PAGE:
For Smart TV, Broadcasters Must 'Embrace Disruption'

It may be a whole new ballgame, but the media industry has a spot in the starting lineup reserved for them, if they're willing to think a little differently.
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It may be a whole new ballgame, but the media industry has a spot in the starting lineup reserved for them, if they're willing to think a little differently.

That's the message from a panel of "smart TV" experts, delivered at the "Connected TV: Smart Devices, New Strategies" super session at the 2011 NAB Show.

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Traditional broadcast outlets should embrace the disruption and opportunity smart TV brings.
Moderated by Broadband Strategies' Will Richmond, the panel addressed the latest challenge to face traditional broadcast outlets—Internet-supplemented television viewing.

Richmond called upon panelist Wilfred Martis, who manages retail consumer electronics initiatives for Intel's Digital Home group, to concisely define the "connected TV" moniker, one which creates no end of confusion for TV buyers.

Martis replied that the term, now more commonly called "smart TV," refers not to hardware or specific devices but to the overall experience of television viewing supplemented by IP-delivered extras.

"It's up to us as an industry," said Martis, "to clarify and communicate to the consumer, in a way that will help them understand the new experience they're getting."

MEETING EXPECTATIONS

Comcast's Richard Buchanan, vice president for content services, noted that the definition is driven mostly by viewers themselves. In his experience, consumers "expect to find anything, in the way that they would use a search engine," and to be able to "look at it anywhere, on whatever device happens to be where they are at the time."

Within the Comcast Xfinity platform, he said, an Xfinity app attempts to leverage existing cable TV equipment to achieve similar results.

Smart TV starts as a three-party arrangement, according to Jack Perry, founder and CEO of Syncbak, between rights holders, local advertisers and viewers.

"And there's one missing component that we're bringing in," said Perry, "the local broadcaster." His company's Syncbak platform brings content from all four sources to connected viewers, he said.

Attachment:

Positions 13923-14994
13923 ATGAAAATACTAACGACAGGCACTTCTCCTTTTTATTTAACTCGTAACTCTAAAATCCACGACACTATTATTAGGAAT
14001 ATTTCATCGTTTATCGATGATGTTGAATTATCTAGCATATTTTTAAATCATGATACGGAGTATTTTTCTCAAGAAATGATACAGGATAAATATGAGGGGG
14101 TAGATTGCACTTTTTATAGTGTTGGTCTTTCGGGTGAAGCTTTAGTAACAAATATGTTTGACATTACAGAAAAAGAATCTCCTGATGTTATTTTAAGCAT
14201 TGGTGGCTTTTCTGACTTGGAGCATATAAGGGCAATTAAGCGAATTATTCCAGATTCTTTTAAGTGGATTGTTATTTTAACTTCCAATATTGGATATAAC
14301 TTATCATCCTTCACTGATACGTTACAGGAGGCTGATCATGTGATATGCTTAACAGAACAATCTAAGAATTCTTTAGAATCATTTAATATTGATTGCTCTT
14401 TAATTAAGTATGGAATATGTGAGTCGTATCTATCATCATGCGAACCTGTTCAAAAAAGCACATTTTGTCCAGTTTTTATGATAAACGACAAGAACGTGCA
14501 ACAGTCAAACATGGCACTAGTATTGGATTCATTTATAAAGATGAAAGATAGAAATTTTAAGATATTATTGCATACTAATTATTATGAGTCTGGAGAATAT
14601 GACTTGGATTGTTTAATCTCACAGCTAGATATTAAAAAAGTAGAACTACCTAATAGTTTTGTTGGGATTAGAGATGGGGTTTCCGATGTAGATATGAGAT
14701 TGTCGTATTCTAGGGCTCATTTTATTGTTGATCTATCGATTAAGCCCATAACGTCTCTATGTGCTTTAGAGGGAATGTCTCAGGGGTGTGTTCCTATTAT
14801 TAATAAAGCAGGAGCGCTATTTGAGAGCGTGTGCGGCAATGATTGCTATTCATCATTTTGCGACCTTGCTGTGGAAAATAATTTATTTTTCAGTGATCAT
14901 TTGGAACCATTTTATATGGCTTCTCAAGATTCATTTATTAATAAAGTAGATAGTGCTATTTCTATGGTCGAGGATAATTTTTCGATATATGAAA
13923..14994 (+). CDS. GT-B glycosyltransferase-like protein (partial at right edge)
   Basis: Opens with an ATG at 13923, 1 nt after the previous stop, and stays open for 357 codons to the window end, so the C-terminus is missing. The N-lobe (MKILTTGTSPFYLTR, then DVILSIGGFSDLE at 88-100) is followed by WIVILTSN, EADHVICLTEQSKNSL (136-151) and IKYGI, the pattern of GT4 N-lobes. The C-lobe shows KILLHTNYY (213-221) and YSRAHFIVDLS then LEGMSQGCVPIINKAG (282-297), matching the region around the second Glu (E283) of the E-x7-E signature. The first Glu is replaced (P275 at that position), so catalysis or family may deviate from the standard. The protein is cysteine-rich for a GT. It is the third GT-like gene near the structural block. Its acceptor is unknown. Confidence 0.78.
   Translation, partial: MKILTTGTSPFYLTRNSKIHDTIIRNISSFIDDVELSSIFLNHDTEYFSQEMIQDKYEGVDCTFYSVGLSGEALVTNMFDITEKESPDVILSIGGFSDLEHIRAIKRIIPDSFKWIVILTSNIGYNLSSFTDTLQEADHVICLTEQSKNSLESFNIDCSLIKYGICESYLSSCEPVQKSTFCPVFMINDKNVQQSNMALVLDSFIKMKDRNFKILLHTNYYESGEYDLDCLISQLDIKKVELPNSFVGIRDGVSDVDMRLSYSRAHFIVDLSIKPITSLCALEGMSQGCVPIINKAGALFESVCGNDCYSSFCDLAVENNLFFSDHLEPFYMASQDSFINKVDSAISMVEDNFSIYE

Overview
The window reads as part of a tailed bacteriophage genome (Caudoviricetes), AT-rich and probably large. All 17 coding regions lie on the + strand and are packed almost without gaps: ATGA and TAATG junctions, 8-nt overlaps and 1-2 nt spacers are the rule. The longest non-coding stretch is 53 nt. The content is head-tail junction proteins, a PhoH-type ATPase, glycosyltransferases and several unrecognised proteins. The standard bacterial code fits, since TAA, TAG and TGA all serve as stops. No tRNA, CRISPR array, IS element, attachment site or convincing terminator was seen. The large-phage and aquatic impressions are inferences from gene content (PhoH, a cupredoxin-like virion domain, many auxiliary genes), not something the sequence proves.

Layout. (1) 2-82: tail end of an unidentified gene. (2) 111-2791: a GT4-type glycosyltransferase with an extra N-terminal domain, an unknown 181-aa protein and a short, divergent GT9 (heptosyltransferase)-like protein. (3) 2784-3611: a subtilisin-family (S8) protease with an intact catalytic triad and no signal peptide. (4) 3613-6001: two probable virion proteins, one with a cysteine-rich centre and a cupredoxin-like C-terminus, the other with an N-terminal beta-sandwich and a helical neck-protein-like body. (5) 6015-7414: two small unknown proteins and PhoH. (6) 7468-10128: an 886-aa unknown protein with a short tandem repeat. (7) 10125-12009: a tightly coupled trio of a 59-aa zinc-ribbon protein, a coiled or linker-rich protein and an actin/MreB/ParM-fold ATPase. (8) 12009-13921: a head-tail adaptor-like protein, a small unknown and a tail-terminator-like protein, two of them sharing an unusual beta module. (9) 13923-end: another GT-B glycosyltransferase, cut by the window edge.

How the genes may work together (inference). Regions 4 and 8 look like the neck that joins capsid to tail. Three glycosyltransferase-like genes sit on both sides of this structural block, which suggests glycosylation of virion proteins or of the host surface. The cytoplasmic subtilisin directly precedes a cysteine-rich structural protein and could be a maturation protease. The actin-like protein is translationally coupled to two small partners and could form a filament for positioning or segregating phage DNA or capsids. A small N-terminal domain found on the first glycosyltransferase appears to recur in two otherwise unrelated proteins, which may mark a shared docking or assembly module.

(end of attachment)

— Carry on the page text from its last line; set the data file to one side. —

Similarly, game consoles have typically earned a spot on a family's largest video display, and delivering multiple channels of entertainment content in this way is a natural fit, according to panelist Susan Panico of Sony Computer Entertainment America.

Paul Wehrley, co-founder and COO of Clicker, reminded the audience that, by its very nature, the smart TV experience isn't defined by hardware. "We take a broader view of the word 'TV,'" Wehrley said. "[It's] whatever delivers content—a TV that hangs on the wall, an iPad, a laptop in a hotel room, or a smartphone."

STATUS QUO TO GO?

Moderator Richmond provoked a brisk discussion among the panelists by suggesting that the smart TV experience might threaten the traditional television viewing paradigm.

"As the online experience moves to the living room, is this an additive influence, or a disruptive influence?" he asked.

Intel's Martis noted that, like his industry's mantra, "Never bet against bandwidth, never bet against performance," broadcasters, as content delivery channels, needed to "embrace disruption."

"We need to embrace what consumers want," said Comcast's Buchanan, while cautioning that there needs to be "value for everyone in the food chain. This has to be a business model that works for everybody."

Still, the call for broadcasters' innovation and flexibility is clear.

Martis said that local broadcasters have already developed strong, multifaceted Internet presences, proving their ability to create value in supplemental content. "The earlier the industry embraces [smart TV], the better." © 2011 NAB